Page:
Bowdoin News: Clam Farming and Green Crab Soup; Maine Muslims Describe Life After Trump

Bowdoin College hosted two speakers this week who are exploring ways that Mainers who earn their livelihoods from the sea might respond to a warming ocean and changing marine ecosystem. The Gulf of Maine is heating up faster than 99 percent of the world’s oceans, and scientists foresee a time when historically lucrative fisheries—like lobstering and clamming—are gone, replaced with fish species unfamiliar to us. Read more about a future of clam farming and green crab soup.

The Muslim Student Association and Howell House on Tuesday night invited to campus a panel of Muslim immigrants who are working as educators, writers, activists, and politicians in Maine. The speakers shared their stories about starting their lives in the US and how President Trump administration’s rhetoric and actions have affected them and Muslim communities in the state. Read the story by Busra Eriz ’17.

Boycott Culture Has CEOs Walking the Tightrope (Bloomberg)

A Bloomberg study finds 57 percent of executives believe boycotts do indeed impact their companies, and many are finding it’s difficult to avoid political controversy—even through silence.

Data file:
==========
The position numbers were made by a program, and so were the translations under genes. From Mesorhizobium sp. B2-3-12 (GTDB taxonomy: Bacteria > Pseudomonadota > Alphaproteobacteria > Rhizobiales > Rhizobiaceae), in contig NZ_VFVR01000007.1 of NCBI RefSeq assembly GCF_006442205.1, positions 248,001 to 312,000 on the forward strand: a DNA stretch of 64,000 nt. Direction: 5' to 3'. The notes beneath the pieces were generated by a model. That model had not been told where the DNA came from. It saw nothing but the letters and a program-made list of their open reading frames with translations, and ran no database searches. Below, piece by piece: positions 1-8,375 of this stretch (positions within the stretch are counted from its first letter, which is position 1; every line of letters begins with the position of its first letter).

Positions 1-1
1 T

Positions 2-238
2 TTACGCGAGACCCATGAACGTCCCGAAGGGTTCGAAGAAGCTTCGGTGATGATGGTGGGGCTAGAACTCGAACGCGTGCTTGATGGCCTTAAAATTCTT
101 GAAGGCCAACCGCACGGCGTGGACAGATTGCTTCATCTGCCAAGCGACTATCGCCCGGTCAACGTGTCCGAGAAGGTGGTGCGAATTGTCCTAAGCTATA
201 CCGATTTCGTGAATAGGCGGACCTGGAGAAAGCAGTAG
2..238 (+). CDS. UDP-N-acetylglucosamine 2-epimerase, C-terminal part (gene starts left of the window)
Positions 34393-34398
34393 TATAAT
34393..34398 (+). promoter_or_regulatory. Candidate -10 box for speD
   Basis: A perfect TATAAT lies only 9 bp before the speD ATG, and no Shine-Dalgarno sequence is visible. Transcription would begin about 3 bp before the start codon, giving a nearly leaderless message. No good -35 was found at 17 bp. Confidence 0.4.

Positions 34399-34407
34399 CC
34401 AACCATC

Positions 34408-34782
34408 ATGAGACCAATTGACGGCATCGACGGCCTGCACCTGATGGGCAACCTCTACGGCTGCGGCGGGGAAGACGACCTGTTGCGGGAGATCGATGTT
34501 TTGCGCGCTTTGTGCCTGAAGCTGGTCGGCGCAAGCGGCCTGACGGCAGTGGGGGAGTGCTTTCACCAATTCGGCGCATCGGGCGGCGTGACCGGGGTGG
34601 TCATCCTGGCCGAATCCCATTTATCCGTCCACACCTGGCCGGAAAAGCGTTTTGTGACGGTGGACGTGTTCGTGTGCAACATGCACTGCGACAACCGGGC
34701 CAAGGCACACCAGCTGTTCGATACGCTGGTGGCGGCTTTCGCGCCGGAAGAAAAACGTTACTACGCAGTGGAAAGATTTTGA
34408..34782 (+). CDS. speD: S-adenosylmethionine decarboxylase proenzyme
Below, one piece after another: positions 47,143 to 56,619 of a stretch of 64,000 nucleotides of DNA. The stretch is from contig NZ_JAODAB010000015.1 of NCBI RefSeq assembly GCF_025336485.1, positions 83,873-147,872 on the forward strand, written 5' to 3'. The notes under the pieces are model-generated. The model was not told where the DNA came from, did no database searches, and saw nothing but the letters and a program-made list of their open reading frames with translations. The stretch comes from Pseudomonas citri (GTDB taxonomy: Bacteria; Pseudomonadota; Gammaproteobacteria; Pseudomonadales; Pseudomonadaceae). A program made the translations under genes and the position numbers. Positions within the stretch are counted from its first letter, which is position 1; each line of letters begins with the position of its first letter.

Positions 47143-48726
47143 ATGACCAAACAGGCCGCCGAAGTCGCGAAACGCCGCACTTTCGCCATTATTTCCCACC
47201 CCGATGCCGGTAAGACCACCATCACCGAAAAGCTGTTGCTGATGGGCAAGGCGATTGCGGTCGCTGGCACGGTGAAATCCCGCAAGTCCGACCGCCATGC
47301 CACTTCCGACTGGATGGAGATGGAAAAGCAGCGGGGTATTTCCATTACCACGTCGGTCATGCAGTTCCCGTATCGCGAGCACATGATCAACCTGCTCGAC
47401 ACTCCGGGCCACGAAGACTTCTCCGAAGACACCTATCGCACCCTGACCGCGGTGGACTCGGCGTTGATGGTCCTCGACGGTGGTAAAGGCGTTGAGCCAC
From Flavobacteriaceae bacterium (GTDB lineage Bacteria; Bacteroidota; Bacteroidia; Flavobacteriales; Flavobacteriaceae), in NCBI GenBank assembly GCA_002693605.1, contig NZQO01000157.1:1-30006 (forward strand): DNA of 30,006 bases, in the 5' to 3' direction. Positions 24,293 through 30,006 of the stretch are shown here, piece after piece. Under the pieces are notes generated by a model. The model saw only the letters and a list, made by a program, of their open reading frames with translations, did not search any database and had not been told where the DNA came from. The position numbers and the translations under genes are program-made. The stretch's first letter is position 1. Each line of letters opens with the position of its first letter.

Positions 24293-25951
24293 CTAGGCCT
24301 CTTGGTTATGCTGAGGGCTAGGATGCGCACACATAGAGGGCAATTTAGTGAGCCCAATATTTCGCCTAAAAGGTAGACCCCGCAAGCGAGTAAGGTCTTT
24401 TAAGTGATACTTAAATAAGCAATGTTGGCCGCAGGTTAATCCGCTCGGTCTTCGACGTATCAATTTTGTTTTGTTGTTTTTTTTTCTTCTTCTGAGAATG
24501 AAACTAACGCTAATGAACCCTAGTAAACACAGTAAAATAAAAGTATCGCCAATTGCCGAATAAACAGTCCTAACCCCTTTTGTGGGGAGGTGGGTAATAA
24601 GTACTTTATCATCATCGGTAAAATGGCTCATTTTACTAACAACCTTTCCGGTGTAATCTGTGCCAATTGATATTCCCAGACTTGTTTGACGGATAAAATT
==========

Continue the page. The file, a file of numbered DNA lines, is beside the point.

“Consumers are holding brands accountable as though they were political candidates, and they’re voting again and again,” said Micho Spring, head of global corporate practice at Weber Shandwick, a public relations firm that handles crisis management, in this Bloomberg article.

The Answer May Be Blowing in Ford’s $200 Million Wind Tunnel (M Live)

The not-exactly-aerodynamic Ford Model T.

Ford Motor Company aims to enhance both production and racing vehicles by investing in new testing facilities in Michigan.

The car maker has announced plans to build a wind tunnel and climatic chamber that will allow it to improve fuel efficiency in its vehicles. The tunnel will generate forces up to 200 mph and cost $200 million, and will “replicate real-world drag through a rolling road aerodynamic tunnel that enables Ford to bring the road to the vehicle, rather than the vehicle to the road,” Ford explains. Read more.

Why Most People Quit Their Jobs—And Why It’s Avoidable (Fast Company)

According to Gallup’s State of the American Workplace report, 51 percent of the workforce are actively searching for new jobs. Much employee dissatisfaction evidently comes down to problems with a manager’s communication.

Often, leaders are unable to make employees feel enthusiastic about their futures or recognize their accomplishments. Bosses even fail to communicate benefits such as health insurance or paid time off. The lesson? Employees quit the boss, not the company.  Read more.